The Hawai’i Islanders were the first affiliated team from Hawai’i with major league baseball. They were originally the AA affiliate with Kansas City Athletics and played in the Pacific Coast League. The Islanders would have later affiliations with the California Angles, the Washington Senators, the Chicago White Sox, the San Diego Padres, and the Pittsburgh Pirates. The Islanders were in minor league baseball from 1961- 1987. They returned for a brief period from 1993-1997. The Islanders were led by future MLB managers Bob Lemon, Doug Rader, Roy Hartsfield, Bobby Valentine, Tom Trebelhorn, and Chuck Tanner. The team also featured some well-known announcers over the years, including Harry Kalas, Al Michaels, Les Kieter, and Mel Proctor. Many future MLB players spent at least some time with the Islanders. They include Ichiro Suzuki, Jason Giambi, Aaron Boone, Buster Posey, and Todd Helton.


Hawaii also has intra-island leagues. They feature teams with names such as the Sting Rays, Beach Boys, Cane Fires, Man-O-Wars, and the Whalers.


College baseball has also been remarkably successful on the Islands. The University of Hawaii has had a baseball program since 1917. In 1923 the University of California was the first team from the mainland to send a team to compete against the locals. Many other teams have followed, especially teams from cold weather climates that come for an early season series in the warmth of Hawai’i. The University of Hawai’i has been highly successful in NCAA baseball. In a 30-year span, the team has been to postseason competition eleven times. It won the NCAA baseball title in 1979 and finished as the runner-up for the title in 1980. The program has sent 127 players on to professional baseball.


The most famous ballparks associated with baseball in Hawai’i are Honolulu Stadium and Aloha Stadium. Honolulu Stadium opened in 1926 and was known as the “Termite Palace”, as it was completely built out of wood. It hosted every level of baseball competition until 1976. It seated a little over 20,000 fans at its largest capacity after several renovations. Its long existence is a miracle, as termites are a major pest in the warm Hawai’ian climate. The all-steel Aloha Stadium has served as its replacement since 1976. It is better suited as a football stadium, as it has a capacity of more than 50,000. It is better known for hosting the Hula Bowl and the NFL Pro Bowl. Even Aloha Stadium is now under a massive renovation. The University of Hawai’i also features the Les Murakami Baseball Stadium, with a capacity of 4,312. In addition to college baseball games, it also hosts the Hawai’i Winter Baseball League games. The stadium is also famous for its terrific views of Diamond Head.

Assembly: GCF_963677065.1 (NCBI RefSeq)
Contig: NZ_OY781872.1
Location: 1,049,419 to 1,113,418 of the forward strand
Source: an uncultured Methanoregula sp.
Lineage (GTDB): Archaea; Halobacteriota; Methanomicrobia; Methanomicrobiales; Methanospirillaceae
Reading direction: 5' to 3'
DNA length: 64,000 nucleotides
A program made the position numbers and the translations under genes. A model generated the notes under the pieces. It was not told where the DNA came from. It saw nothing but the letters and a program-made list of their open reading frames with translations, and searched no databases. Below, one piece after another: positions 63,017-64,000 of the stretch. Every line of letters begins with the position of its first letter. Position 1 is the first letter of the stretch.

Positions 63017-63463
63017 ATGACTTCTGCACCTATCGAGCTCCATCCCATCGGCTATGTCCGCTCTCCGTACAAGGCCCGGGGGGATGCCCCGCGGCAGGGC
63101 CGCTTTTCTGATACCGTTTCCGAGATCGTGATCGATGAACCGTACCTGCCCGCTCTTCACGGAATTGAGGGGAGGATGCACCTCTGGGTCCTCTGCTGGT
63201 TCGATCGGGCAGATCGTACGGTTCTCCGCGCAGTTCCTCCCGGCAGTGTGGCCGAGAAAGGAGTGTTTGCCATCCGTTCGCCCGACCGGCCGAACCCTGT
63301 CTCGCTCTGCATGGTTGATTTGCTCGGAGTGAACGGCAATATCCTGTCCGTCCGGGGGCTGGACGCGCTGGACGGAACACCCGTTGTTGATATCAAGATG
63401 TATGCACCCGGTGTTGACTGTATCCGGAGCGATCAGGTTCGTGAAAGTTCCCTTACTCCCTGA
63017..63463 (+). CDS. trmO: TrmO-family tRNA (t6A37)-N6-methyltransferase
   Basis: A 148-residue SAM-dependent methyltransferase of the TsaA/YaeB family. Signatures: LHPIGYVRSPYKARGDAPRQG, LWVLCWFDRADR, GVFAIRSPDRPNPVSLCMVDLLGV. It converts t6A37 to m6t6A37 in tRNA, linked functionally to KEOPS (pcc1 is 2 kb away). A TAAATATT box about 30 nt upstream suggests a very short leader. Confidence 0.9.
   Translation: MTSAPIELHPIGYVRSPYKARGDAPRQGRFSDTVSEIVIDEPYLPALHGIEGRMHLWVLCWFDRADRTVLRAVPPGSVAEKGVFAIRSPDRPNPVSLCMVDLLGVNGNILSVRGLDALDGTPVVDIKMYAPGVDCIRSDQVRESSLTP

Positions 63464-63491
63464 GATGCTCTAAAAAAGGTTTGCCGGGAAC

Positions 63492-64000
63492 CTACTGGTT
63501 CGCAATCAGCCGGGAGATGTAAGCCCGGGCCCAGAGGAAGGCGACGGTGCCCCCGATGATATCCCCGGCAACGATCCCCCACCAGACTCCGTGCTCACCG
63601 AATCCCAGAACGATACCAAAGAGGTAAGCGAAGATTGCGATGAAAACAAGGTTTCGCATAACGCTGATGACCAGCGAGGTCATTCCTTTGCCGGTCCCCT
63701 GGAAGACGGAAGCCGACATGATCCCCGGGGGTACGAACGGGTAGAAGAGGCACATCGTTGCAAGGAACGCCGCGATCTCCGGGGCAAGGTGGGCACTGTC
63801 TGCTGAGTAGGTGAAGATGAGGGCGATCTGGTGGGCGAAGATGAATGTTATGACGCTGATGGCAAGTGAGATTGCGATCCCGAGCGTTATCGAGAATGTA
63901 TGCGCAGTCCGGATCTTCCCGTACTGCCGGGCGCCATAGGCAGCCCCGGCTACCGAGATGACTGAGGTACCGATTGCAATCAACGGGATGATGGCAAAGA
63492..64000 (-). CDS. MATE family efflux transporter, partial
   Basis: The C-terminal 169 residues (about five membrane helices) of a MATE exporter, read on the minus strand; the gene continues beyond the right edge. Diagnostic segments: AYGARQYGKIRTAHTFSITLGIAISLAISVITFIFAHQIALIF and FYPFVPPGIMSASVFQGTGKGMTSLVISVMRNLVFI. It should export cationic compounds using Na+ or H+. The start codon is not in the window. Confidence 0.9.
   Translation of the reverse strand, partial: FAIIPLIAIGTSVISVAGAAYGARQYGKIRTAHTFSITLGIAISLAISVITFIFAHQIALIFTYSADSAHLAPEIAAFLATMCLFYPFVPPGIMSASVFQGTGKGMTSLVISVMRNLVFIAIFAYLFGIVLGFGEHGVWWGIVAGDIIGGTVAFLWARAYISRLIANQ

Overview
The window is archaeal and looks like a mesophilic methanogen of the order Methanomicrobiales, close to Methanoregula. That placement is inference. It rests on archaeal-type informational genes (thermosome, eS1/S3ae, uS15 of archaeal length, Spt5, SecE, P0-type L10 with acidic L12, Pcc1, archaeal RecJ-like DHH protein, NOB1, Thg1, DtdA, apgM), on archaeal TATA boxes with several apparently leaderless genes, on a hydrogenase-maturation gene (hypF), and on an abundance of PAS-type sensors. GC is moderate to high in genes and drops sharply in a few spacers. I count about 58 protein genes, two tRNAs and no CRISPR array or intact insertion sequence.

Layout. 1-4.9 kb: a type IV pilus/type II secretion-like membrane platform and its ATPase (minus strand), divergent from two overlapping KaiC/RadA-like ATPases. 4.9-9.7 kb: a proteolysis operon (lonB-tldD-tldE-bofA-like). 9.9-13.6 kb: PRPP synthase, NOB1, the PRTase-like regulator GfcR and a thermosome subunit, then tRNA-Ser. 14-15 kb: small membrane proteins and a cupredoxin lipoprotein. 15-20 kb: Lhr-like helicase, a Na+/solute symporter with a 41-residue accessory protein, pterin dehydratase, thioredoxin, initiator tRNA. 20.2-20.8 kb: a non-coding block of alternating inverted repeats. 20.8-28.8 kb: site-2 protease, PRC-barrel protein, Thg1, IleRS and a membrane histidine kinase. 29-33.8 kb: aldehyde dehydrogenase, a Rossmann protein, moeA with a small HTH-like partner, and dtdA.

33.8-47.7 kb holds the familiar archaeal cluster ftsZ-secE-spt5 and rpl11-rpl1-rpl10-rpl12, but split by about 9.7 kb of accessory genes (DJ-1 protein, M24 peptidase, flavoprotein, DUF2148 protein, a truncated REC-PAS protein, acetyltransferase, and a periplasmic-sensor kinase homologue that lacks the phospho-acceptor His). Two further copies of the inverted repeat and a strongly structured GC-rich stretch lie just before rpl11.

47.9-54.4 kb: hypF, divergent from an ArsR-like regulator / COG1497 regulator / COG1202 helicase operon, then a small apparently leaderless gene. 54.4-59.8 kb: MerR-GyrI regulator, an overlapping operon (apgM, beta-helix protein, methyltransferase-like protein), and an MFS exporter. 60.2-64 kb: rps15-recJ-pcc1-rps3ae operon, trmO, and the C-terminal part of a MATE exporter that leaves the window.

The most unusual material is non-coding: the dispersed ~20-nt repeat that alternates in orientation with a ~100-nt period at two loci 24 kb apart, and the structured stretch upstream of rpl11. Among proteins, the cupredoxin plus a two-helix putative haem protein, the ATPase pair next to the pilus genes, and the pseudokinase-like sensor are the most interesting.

So, what explains the success of baseball in the Hawai’ian Islands? Two possible explanations are the long history of the sport in the Islands and the area’s climate that allows the games to go on year-round. Another explanation could be the Islands’ position midway between the U. S. and Japan… two countries where the sport is considered the national sport.


We feel a key to the success of baseball in the Hawai’ian Islands is the strength of the youth baseball programs in the state. Teams from the Islands have been the Junior Little League World Champions four times (1984, 2000, 2001, and 2007). Little League teams from Hawai’i have won two Little League World Series (2005, 2008) and come in second twice (1988, 2010). At the Pony League level of competition, Hawai’ian teams have come home with four world titles (1969,1980, 1979, and 1989). Finally, the Hawai’i representative won the American Legion baseball national title in 1980.


Baseball in Hawai’i provides a detailed history of the sport that goes back to the days when Hawai’i was still a kingdom and baseball was in its infancy on the mainland. Readers will be surprised at the role the Hawai’ian Islands have played in baseball on the world stage. We recommend Baseball in Hawai’i to any serious student of the game.

378 views0 comments

Recent Posts

See All

Comments


Commenting has been turned off.
bottom of page